September 2020

Achieving operational efficiency gains using a total fluids management service

The benefit of complex wellsite fluid systems can be gained more readily with a total fluids management approach. The author describes such a system, its various components and how they work together to deliver value using a unified approach.
Garrow Wessendorff / Panther Fluids Management

It is estimated that drilling fluid costs average 10% of total well construction costs. While this figure may seem like a small percentage, the drilling fluid system connects to almost every other drilling system on the rig. However, unlike other oil and gas rig site systems, the evolving technology around fluids is less understood. Today’s drilling fluid systems can be complicated to manage and employ an equipment mix unique to the wellsite. This includes equipment furnished with the drilling rig alongside additional equipment, (much of it specially sourced) depending on the fluid system, the rig’s drilling system and the formation itself. 

Currently, many operators choose different vendors to provide various discrete fluids-related activities:

  • Mud selection and on-site operational support
  • Equipment selection, including mud tanks, shale shakers, vacuum degasser, desander, desilter, centrifuges and other associated equipment
  • Instrumented surface measurements for monitoring the fluid system during drilling operations
  • Closed-loop systems for solids control
  • Haul-off and disposal services.


Because the fluid system touches so many drilling activities, it makes sense that these related processes be managed as an overall system. Today, a total drilling fluids management service is providing benefits for operators, who use this new approach.

A total drilling fluid management service can be defined as a combination of the right equipment, systems and expertise that provides maximum value to the operator in a safe and environmentally sound manner. A total fluid management service includes everything from fluid system selection to solids control and engineering to trucking and disposal services, in addition to onsite operational support.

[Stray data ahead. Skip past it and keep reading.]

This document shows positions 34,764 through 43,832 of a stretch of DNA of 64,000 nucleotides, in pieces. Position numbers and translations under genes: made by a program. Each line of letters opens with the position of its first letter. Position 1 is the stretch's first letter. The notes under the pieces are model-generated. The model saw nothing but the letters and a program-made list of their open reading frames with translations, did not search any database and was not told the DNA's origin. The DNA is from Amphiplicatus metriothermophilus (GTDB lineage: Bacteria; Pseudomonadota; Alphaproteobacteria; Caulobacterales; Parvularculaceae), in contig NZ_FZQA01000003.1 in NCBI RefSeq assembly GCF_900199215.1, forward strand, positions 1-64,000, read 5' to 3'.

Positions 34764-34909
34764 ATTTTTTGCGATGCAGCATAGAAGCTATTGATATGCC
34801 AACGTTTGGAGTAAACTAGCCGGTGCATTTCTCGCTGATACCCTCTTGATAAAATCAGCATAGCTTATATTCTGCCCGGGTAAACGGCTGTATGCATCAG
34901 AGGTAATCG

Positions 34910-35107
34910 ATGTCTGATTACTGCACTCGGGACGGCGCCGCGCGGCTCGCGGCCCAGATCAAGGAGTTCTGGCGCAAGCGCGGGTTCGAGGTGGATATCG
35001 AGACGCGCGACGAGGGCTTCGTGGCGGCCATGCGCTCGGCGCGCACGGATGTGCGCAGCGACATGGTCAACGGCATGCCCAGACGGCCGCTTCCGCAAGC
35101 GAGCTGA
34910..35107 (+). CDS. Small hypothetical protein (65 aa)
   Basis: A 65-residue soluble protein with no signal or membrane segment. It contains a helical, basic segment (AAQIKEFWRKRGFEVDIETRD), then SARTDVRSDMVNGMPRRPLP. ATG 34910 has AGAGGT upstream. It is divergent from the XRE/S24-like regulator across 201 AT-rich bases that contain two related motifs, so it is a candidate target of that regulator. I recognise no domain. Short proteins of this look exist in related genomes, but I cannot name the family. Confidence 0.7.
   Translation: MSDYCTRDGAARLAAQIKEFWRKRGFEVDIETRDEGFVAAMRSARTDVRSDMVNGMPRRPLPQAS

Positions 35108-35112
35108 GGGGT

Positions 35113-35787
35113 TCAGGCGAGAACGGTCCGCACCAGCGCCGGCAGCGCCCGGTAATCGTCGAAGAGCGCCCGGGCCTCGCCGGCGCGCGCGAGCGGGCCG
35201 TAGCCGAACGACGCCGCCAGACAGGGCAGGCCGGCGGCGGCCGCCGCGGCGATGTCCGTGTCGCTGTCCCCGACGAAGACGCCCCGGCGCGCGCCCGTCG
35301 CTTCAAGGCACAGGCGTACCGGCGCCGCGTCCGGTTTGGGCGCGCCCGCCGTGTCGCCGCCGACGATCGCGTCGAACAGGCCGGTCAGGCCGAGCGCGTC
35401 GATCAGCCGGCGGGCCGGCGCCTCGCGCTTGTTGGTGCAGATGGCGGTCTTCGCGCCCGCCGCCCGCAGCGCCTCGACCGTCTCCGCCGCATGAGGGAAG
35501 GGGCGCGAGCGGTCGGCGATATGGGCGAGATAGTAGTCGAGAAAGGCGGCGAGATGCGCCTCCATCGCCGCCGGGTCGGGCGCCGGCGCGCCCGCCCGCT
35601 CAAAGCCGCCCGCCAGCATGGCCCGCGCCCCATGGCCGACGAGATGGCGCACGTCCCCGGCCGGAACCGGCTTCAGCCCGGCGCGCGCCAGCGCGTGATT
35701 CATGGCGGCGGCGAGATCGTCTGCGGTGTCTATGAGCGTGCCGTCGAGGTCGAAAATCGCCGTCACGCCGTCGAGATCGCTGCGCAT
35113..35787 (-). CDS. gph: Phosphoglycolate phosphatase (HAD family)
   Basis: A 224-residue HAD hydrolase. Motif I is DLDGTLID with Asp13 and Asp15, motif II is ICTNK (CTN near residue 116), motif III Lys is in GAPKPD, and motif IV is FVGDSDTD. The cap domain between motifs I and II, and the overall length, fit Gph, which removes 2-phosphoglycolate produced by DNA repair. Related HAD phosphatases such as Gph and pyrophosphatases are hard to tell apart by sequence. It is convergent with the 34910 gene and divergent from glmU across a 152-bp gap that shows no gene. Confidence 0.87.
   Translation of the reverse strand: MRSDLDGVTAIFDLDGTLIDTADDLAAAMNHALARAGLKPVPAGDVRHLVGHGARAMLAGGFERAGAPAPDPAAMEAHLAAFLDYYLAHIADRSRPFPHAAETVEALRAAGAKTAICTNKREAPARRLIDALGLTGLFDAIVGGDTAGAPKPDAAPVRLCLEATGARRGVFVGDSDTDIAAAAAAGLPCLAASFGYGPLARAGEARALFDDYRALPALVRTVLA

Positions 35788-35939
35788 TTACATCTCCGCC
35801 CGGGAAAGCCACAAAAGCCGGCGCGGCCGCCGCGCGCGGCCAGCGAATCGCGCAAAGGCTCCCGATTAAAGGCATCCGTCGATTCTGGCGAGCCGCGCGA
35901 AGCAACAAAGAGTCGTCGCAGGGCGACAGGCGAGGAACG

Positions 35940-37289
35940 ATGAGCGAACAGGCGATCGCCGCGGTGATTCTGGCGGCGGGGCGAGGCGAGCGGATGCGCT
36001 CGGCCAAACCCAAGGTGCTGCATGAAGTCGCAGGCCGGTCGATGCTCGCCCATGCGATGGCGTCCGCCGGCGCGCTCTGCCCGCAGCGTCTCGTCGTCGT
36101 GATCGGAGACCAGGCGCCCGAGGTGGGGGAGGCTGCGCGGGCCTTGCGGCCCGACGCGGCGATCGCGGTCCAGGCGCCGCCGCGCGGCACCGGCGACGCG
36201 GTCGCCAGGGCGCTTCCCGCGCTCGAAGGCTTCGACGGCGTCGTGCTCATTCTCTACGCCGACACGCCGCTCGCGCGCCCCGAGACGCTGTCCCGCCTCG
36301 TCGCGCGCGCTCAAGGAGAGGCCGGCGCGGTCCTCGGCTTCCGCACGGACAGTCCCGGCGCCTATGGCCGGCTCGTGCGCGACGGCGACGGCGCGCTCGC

Drilling today’s complex wells is expensive. While in some cases the cost of a total fluids solutions package may be incrementally more expensive at the start of the project, savings can be realized through reduced equipment footprint and associated costs at the drill site, reduced mud volume used, reduced waste management costs and reduced liability concerns. If taken as a whole, a drilling fluid management program can help operators realize significant savings per well while further enhancing the goal of a successful operation. Engaging a single provider to manage all or just some of these services as a total system can pay dividends to an operator:

  • Improve overall well efficiency
  • Reduce overall drilling costs
  • Extend the life of fluids
  • Deliver less NPT
  • Improve safety while drilling
  • Achieve environmental compliance.


Regardless if you are planning basic mud and monitoring services or an entire fluid management program, pre-job planning is crucial to the operation. From system design to logistics to equipment hook-up and testing, it is critical to have the right fluid program in place prior to drilling, Fig. 1. The wrong system, incompatible equipment or inexperienced personnel can cause drilling or formation problems that can easily increase overall well costs.

Fig. 1. Pre-planning is essential to reap all the benefits of a total fluids management system.
Fig. 1. Pre-planning is essential to reap all the benefits of a total fluids management system.